31. 31.

    Jakobson (2010), p. 10.

  32. 32.

    Young (2010), p. 168.

  33. 33.

    Graczyk and Koivurova (2012), p. 5.

  34. 34.

    Anderson (2009), pp. 198, 207–215.

  35. 35.

    Lawson (2010).

  36. 36.

    Arctic Council AMSA Report (2009), pp. 135–136.

  37. 37.

    Vorontsova et al. (2008), pp. 586–592.

  38. 38.

    Michel et al. (2009), pp. 487–518.

  39. 39.

    Arctic Council AMSA Report (2009), p. 5.

  40. 40.

    Dudley (2008), p. 8.

  41. 41.

    Secretariat of the Convention on Biological Diversity (2010).

  42. 42.

    OSPAR Commission (2013), p. 29; OSPAR Commission (2009), pp. 7–8.

  43. 43.

    CAFF (2002), p. 4.

  44. 44.

    Beaufort Sea Partnership (2009).

  45. 45.

    Wang and Overland (2012), pp. 4–5.

  46. 46.

    The Pew Charitable Trusts: Arctic Ocean International.

  47. 47.
  48. 48.

    PAME (2015), pp. 1–76.

  49. 49.

    Holmes (2011).

  50. 50.

    Hamilton (2014), pp. 4–15.

  51. 51.

    Young (2010), p. 168.

  52. 52.

    European Parliament (2008), “Resolution of 9 October 2008 on Arctic Governance.”

  53. 53.

    Berkman and Young (2009), pp. 339–340.

  54. 54.

    Young (2010), pp. 181–184.

  55. 55.
  56. 56.

    Molenaar and Oude Elferink (2009), pp. 5, 9.

  57. 57.
  58. 58.
  59. 59.

    Druel et al. (2011), pp. 1–28.

  60. 60.

    IOC/UNESCO, IMO, FAO, UNDP (2011), pp. 39–40.

  61. 61.
  62. 62.

    IOC/UNESCO, IMO, FAO, UNDP (2011), pp. 39–40.

  63. 63.

    UN GA Res. 69/292 of 19 June 2015.

  64. 64.

    Hossain (2016).

  65. 65.

    See Chair’s overview of the first session of the Preparatory Committee, Preparatory Committee established by General Assembly resolution 69/292: Development of an international legally binding instrument under the United Nations Convention on the Law of the Sea on the conservation and sustainable use of marine biological diversity of areas beyond national jurisdiction.

  66. 66.

    Druel et al. (2011), p. 16.

  67. 67.

    UNCBD (1992).

  68. 68.

    Conference of the Parties to the Convention on Biological Diversity, Jakarta, Indonesia, Nov. 6–17, 1995. Conservation and Sustainable Use of Marine and Coastal Biological Diversity, Decision II/10, Part XI, UNEP/CBD/COP/DEC/II/10.

  69. 69.

    The EBSA criteria has been used in the past to aid in conservation targets by the Sargasso Sea Alliance (SSA) and OSPAR. See Freestone et al. (2014).

  70. 70.

    Ad Hoc Open-ended Working Group on Protected Areas (2004).

  71. 71.

    The Cartagena Protocol on Biosafety (2003).

  72. 72.

    Rochette et al. (2014), pp. 109–117.

  73. 73.

    OSPAR Convention For The Protection Of The Marine Environment Of The North-East Atlantic (1992), 1–33.

  74. 74.

    Druel et al. (2011), pp. 10–11.

  75. 75.

    OSPAR in particular has pioneered efforts for MPA creation in ABNJs, in the North-East Atlantic Ocean. See Molenaar and Oude Elferink (2009), pp. 5, 9.

  76. 76.

    The EBSA criteria has been used in the past to aid in conservation targets by the Sargasso Sea Alliance (SSA) and OSPAR. See Freestone et al. (2014).

  77. 77.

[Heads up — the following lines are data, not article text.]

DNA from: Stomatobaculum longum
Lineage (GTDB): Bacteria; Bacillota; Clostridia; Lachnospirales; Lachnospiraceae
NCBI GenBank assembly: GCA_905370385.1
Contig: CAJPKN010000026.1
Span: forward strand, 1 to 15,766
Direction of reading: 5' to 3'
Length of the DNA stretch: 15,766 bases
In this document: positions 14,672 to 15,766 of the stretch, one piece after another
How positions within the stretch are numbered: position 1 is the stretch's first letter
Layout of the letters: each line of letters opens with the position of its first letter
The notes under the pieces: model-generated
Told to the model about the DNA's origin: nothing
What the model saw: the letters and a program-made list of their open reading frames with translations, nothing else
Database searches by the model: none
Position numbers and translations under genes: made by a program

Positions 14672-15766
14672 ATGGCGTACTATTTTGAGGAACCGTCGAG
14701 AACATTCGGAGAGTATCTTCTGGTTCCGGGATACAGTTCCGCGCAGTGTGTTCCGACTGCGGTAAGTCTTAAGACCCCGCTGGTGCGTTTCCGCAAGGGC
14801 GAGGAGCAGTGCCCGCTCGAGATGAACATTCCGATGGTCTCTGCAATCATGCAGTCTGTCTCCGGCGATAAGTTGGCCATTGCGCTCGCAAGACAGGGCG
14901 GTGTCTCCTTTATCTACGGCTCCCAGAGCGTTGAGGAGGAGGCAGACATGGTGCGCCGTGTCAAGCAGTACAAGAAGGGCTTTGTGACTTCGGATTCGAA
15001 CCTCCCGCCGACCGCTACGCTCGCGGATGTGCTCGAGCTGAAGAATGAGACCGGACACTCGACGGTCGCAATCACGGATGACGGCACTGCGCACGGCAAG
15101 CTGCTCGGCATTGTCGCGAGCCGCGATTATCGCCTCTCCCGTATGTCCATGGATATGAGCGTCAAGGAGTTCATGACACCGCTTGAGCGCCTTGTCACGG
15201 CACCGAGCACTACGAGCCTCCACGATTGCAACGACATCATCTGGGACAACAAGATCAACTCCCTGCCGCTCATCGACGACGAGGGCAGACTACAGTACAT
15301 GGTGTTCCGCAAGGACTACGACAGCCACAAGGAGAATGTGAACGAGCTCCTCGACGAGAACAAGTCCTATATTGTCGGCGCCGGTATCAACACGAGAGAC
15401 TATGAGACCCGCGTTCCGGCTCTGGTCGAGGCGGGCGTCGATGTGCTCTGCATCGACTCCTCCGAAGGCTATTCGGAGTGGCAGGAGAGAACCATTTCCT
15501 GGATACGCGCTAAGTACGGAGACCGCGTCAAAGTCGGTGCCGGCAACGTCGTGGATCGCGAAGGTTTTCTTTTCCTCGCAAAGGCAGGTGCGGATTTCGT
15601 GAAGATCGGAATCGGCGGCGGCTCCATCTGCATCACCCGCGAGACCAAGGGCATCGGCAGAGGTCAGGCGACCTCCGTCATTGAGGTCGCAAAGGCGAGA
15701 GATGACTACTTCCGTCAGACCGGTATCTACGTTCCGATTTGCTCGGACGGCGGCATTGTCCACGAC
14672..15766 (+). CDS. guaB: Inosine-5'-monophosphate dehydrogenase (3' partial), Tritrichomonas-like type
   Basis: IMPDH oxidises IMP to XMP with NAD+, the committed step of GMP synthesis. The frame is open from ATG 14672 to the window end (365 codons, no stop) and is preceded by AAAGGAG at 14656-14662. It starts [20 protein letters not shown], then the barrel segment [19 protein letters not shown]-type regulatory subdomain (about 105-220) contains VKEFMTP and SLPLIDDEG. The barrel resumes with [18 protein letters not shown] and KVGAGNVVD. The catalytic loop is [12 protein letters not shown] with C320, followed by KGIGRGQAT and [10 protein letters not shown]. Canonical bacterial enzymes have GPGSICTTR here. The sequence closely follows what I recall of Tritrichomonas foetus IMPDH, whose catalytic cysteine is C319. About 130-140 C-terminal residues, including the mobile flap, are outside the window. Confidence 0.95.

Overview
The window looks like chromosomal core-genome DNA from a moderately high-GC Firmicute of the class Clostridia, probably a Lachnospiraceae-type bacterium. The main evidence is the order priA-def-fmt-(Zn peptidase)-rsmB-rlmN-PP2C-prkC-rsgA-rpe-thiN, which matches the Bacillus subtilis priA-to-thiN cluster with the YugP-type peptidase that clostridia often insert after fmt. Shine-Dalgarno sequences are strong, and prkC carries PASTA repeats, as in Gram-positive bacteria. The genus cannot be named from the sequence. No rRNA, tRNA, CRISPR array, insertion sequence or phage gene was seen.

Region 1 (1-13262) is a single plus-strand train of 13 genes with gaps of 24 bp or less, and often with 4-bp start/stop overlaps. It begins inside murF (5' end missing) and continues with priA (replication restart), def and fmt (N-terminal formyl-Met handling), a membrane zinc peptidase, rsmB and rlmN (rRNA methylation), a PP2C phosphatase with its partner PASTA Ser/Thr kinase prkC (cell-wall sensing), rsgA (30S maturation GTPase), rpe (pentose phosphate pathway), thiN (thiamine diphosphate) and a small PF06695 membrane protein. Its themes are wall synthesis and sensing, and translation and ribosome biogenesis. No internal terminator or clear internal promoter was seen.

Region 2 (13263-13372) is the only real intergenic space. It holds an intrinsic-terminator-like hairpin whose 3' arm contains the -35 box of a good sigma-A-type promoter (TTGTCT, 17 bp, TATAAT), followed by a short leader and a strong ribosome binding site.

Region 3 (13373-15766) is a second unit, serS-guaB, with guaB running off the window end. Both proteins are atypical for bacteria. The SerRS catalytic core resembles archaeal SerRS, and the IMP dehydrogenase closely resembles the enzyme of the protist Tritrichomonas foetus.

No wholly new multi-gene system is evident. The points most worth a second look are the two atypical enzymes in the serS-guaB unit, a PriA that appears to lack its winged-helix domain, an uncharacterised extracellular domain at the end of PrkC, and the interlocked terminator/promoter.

Arctic Council, “Declaration on the Establishment of the Arctic Council” (Ottawa, Canada, 1996).

  78. 78.

    Hamilton (2014), pp. 4–15.

  79. 79.

    Arctic Council: Agreements. (2015, September 16).

  80. 80.

    OSPAR in particular has noted the need for cooperation with international bodies such as the IMO. See OSPAR Commission (2012), p. 19.


  1. ACIA (2005) Arctic climate impact assessment. ACIA Overview report. Cambridge University PressGoogle Scholar
  2. Ad Hoc Open-ended Working Group on Protected Areas (2004) Convention on biological diversity. Accessed 5 Apr 2016
  3. Anderson A (2009) After the Ice: Life, Death, and Geopolitics in the New Arctic: “Too Many Ships, Too Soon?”. Smithsonian, New YorkGoogle Scholar
  4. Arctic Council (2009) Arctic Marine Shipping Assessment 2009 Report.
  5. Arctic Council (2014) Arctic Council observer manual for subsidiary bodies.
  6. Arctic Council (2015, September 16) Agreements. Accessed 4 Apr 2016
  7. Arctic Council (1996) Declaration on the establishment of the Arctic Council. Ottawa, Canada.
  8. Arctic Council Secretariat (2013) Kiruna Declaration: on the occasion of the Eighth Ministerial Meeting of the Arctic Council. Kiruna, SW.
  9. Arctic Ocean Conference, May 27–29, 2008, Ilulissat Declaration (May 28, 2008).
  10. Beaufort Sea Partnership (2009) Beaufort Sea Partnership Integrated Ocean Management Plan (IOMP) for the Beaufort Sea: 2009 and Beyond. Beaufort Sea Planning Office, Inuvik, NTGoogle Scholar
  11. Berkman PA, Young OR (2009) Governance and environmental change in the arctic ocean. Science 324:339–340. doi: 10.1126/science.1173200 CrossRefGoogle Scholar
  12. Borgerson SG (2009, March 25) The Great Game Moves North. Retrieved via Foreign Affairs website. Accessed 1 Apr 2016
  13. CAFF (Conservation of Arctic Flora and Fauna) (2002) Protected areas of the arctic: conserving a full range of values. Ottawa, CanadaGoogle Scholar
  14. Chair’s overview of the first session of the Preparatory Committee, Preparatory Committee established by General Assembly resolution 69/292: Development of an international legally binding instrument under the United Nations Convention on the Law of the Sea on the conservation and sustainable use of marine biological diversity of areas beyond national jurisdiction,’s_Overview.pdf